Your Money – Will: Asset planning for when you are gone

Succession becomes a complex exercise in absence of a Will. So, plan ahead and draft a Will

succession planning
It is not mandatory to register a Will but there may be cases where it is essential.

Succession planning is an important part of financial planning. It allows you to provision for matters such as the future security of your loved ones, decide who should be able to gain access to their inheritance and in what manner, and so on. A Will is one of the most crucial components of an efficient succession plan. It is a legal document that spells out how someone’s properties, both movable and immovable, will be distributed among beneficiaries after their death. In absence of such a legal declaration, the chances of disputes leading to expensive legal battles and an eventual rift among family members is much higher.

Drafting a Will is not mandatory in India but it clearly outlines your wishes regarding your assets. A property can be legally distributed in two ways—Intestate (when no Will is made) and in accordance with the Will of the owner of the assets. When a person dies without drafting a Will, his property is distributed as per the respective laws of succession.

Drafting a Will

Anyone can make a Will detailing how they wish to bequeath their assets. It can be hand-written or typed. However, it should have as much personal details as possible to avoid ambiguities, misinterpretations, and conflicts. An ideal Will should contain the list of all your assets, including movable and immovable properties, investments, and cash, among other assets, and details of how they are to be passed on.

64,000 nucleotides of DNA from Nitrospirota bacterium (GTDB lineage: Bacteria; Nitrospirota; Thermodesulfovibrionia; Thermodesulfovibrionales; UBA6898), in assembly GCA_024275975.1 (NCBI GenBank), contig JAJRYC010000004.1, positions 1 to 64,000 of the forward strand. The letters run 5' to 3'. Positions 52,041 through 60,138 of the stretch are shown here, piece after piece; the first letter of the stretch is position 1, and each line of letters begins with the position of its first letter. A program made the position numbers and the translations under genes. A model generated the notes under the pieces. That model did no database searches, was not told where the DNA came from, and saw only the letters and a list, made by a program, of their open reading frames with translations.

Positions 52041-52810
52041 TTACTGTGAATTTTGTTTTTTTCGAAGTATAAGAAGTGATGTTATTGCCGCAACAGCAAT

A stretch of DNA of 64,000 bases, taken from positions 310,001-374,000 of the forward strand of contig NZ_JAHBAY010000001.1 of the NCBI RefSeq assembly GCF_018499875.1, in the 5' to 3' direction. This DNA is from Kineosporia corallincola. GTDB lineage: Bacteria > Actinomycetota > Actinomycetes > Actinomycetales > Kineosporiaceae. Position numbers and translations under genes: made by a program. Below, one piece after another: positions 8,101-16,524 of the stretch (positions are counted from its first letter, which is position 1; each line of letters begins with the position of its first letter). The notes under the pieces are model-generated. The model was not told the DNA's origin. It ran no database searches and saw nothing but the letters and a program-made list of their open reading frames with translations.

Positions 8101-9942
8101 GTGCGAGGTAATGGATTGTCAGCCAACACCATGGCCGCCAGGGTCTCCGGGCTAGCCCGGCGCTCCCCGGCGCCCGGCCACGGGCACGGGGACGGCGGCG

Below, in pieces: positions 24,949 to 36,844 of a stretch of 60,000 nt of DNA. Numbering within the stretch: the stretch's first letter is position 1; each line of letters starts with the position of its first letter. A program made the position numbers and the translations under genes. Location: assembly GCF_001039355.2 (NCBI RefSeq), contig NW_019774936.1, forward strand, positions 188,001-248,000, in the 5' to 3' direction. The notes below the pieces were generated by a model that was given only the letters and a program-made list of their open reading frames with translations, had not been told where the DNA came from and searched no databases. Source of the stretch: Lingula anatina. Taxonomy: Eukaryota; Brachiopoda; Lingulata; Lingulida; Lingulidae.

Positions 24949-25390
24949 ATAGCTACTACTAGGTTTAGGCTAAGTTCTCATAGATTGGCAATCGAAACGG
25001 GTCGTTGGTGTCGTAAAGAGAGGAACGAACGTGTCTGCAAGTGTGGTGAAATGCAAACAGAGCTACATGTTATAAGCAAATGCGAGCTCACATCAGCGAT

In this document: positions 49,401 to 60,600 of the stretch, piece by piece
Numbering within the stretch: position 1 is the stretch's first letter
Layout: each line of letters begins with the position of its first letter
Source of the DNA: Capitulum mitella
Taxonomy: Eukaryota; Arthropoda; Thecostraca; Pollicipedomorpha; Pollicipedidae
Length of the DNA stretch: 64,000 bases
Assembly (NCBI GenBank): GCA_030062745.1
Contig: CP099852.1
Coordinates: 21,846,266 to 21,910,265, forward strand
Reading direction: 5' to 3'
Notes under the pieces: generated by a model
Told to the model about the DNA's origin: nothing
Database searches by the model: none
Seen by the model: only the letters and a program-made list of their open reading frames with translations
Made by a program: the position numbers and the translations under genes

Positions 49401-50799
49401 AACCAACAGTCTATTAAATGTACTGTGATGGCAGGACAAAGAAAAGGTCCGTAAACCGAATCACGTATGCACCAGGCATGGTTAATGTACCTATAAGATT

You can also hire a lawyer or seek online help for the same. This may turn out to be essential if you have a lot of inherited property or a complex line of inheritance. In such a case, you may want to take legal help to get clarity on what can and cannot be included in your Will to reduce the chances of a dispute later. You can also prepare a video recording of your Will to reduce the risks of dispute.

Witnesses

The Will has to be signed on every page in presence of at least two independent witnesses, who have to countersign certifying that the Will has been signed in their presence. The date and place also must be indicated clearly at the bottom of the Will. Note that beneficiaries to a Will cannot be witnesses.

Revocation and amendment

You can revoke or amend your Will any number of times during your lifetime. Only the last drawn Will is held legally valid. Any changes to the Will have to be either in the form of either a new Will or a codicil. Any correction or overwriting on the Will itself makes it invalid.

Executor

You will also have to appoint an executor to the Will, who will make sure all the provisions are met as stated in the Will. This is very essential in case of real estate bequeaths, as such Wills will need to undergo a probate. The executor can be a beneficiary of the Will or a trusted third-party.

Registration

It is not mandatory to register a Will but there may be cases where it is essential. For example, several states require a probate for the Will for matters of property. The Will can be registered at the sub-registrar office. The registered Will can be presented in the court for probate. No probate is required for Muslims and Christians.

A Will works like a safety net for your children and beneficiaries who count on you for financial stability. Succession becomes a complex exercise in absence of a Will, and it can affect your loved ones. So, plan ahead and don’t leave drafting your Will for the last minute.

The write is CEO, Bankbazaar.com

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